Slow is about considered action creating a leading a life worth living... a life fully experienced moment by moment. In taking the time to fully live each moment, life yields multiple synergistic benefits in happiness, well-being, frugality, sustainability and more.

Of course, this might be a rose coloured view of what we can expect... but optimism is better than pessimism! 

Claire blogs about her Slow journey and a recent post nailed how to create new habits:

"3-Phase habit hacking approach using Slow principles
Phase 1 – reflect and observe to understand context before devising strategy
Phase 2 – create the habit hacking plan
Phase 3 – implement plan"

Slow and steady wins the race!

Sourdough starter
Recently, I have been consistently making my own bread, although not sourdoughm I've settled into a routine that takes about 5 minutes using biodynamic wheat! This is what I like to think of as a happy medium rather than striving for perfection and ending up with store-bought bread ;)

I've also been picking something from the garden every day - this habit drives the other habits to water, fertilise and sow. The garden isn't much now, but those zucchini flowers I fertilised the other day are promising! Beginning with the end in mind leads me to ask 'will we eat that?' and 'will it yield?'.
David's cherry tomatoes

I hope to revisit the Slow philosophy from time to time with this blog. Check out your local library for more information ... a good place to start is - Carl Honoré.

Monday, December 16, 2013

Being a Parent in a Declining Ecosystem

I've been reflecting on how I feel about having brought a child into this unsustainable and hectic society. Good... but why?

Given that our global society has a few challenges to address like ecosystem collapse and declines... we should have a few concerns! Climate change is the biggie.

The conclusion that I've come to is that I am optimistic. I love people and I trust our better instincts.

Hope springs eternal, but it is somewhat justified. Industrial ecology and permaculture exist. Paul Stamets exists - he's awesome, see his 6 ways mushrooms can save the world talk!

His trials with turkey tail mushrooms helped to save his mum's life
He is hope embodied for Fukishima locals. He's suggesting ways to capture leaked radioactive material that has made its way into their ecosystems. Awesome!

I trust our family unit. I hope all families are as lucky as us.

I admit to a deep mistrust for the kind of people that watch TV and can't 'see the wood for the trees'. The kind of people who gave a mandate to our Australian government (in 2013) to ignore our changing climate... since then many worthy programs have been de-funded.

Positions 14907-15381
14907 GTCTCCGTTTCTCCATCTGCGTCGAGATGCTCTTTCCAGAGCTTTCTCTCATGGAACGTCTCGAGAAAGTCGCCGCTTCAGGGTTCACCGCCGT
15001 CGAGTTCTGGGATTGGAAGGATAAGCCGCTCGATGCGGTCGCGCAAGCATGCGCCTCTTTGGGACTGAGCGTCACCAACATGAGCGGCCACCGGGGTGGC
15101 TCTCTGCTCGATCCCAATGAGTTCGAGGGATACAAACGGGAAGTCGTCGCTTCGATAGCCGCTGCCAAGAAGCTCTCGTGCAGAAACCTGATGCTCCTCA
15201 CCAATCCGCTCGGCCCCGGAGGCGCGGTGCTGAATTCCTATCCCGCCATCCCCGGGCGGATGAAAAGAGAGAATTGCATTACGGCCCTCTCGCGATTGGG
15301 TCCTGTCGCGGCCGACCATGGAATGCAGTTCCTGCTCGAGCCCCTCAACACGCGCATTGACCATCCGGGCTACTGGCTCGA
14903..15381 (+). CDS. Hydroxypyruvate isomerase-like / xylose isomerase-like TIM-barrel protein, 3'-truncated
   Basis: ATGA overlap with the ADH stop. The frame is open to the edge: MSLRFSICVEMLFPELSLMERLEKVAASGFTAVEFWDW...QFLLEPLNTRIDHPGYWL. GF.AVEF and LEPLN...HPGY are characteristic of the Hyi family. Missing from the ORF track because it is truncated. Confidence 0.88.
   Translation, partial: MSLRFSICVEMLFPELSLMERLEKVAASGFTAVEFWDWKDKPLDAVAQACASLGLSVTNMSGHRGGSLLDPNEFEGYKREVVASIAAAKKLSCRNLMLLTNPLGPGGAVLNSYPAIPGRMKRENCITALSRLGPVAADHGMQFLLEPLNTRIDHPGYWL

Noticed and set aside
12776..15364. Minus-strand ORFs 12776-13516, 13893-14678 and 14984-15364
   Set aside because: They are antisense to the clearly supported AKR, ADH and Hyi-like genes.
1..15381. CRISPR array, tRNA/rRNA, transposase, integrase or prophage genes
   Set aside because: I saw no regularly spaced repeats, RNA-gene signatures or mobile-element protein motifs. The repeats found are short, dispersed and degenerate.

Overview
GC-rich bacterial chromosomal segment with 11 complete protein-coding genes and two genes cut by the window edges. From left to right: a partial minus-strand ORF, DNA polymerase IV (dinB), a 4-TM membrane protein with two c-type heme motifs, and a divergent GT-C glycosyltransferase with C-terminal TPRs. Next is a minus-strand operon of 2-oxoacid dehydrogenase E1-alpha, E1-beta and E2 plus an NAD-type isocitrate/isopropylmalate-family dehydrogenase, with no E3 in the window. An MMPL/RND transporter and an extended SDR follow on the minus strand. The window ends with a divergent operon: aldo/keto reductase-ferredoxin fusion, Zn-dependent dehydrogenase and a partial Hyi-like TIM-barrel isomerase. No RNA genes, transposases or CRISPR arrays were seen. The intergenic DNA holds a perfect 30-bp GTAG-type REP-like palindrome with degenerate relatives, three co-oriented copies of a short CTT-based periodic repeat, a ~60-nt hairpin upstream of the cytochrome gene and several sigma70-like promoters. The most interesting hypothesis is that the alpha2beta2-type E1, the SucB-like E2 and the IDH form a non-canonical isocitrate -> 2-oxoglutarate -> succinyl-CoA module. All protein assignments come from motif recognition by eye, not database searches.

Ross Garnaut (economist) reported in 2011 that "households will pay almost the entire carbon price", but of course, this was to be a means to the end of saving costs from climate change in future.

Since then, Tony Abbot (who studied Philosophy, Politics and Economics) has gone on to begin to unravel many of the government institutions put in place to either understand or address climate change.

Lawyers and economists have no business managing our environmental obligations with a bunch of spin and rhetoric! Not much hope here in Australian politics - Or is there?

This is an awesome little clip with a vision for my hometown, Perth.

I find my hope in small steps that people are taking like slow living, home composting, innovations in renewable energy, people like Greens senator Scott Ludlum! Just to name a few.

I am a firm believer that if we are healthy and our value systems are healthy - that we will make the right choices.

Are you pushing in the right direction?

Sunday, December 15, 2013

Double Yolkers: Insects and Sustainability

Chickens just love insects!

I've come to love insects too!

Insects love doing something I think of as 'up-cycling'... take some offal, or worse (!)... and feed it to insects to create high protein, high fat food for chickens.
This is so much better than bought food.
Why? Well, whenever our chickens get a lot of really awesome food... they have twins!! Awesome!!

Double yolker!
Bow before your leader...
My favourite is black soldier fly larvae, an excellent alternative to a worm farm although you can do both!
Ringo the chook hanging out like a junkie near the black soldier fly larvae composting unit (foreground).
Of course, insects can also be fed to other animals and I'd like to suggest... bartered to people with chooks or fish.

I can't get enough of them! Black soldier fly larvae can be cleanly frozen and delivered whenever you visit ;)